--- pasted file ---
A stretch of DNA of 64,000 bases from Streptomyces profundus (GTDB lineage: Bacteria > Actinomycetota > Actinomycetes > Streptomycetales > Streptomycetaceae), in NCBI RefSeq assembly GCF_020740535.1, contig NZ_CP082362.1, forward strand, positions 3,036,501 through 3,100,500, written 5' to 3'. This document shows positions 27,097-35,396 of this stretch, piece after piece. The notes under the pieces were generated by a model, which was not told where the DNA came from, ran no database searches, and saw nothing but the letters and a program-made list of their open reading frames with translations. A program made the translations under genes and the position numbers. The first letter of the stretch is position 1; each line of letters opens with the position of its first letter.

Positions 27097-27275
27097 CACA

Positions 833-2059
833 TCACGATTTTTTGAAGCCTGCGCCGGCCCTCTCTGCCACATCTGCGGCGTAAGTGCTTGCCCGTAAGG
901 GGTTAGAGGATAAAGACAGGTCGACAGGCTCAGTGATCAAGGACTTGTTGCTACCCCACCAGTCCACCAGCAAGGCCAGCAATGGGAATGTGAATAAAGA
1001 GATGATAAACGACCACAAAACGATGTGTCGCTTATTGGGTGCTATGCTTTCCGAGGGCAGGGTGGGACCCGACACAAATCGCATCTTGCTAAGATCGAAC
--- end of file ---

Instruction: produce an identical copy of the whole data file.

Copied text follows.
A stretch of DNA of 64,000 bases from Streptomyces profundus (GTDB lineage: Bacteria > Actinomycetota > Actinomycetes > Streptomycetales > Streptomycetaceae), in NCBI RefSeq assembly GCF_020740535.1, contig NZ_CP082362.1, forward strand, positions 3,036,501 through 3,100,500, written 5' to 3'. This document shows positions 27,097-35,396 of this stretch, piece after piece. The notes under the pieces were generated by a model, which was not told where the DNA came from, ran no database searches, and saw nothing but the letters and a program-made list of their open reading frames with translations. A program made the translations under genes and the position numbers. The first letter of the stretch is position 1; each line of letters opens with the position of its first letter.

Positions 27097-27275
27097 CACA

Positions 833-2059
833 TCACGATTTTTTGAAGCCTGCGCCGGCCCTCTCTGCCACATCTGCGGCGTAAGTGCTTGCCCGTAAGG
901 GGTTAGAGGATAAAGACAGGTCGACAGGCTCAGTGATCAAGGACTTGTTGCTACCCCACCAGTCCACCAGCAAGGCCAGCAATGGGAATGTGAATAAAGA
1001 GATGATAAACGACCACAAAACGATGTGTCGCTTATTGGGTGCTATGCTTTCCGAGGGCAGGGTGGGACCCGACACAAATCGCATCTTGCTAAGATCGAAC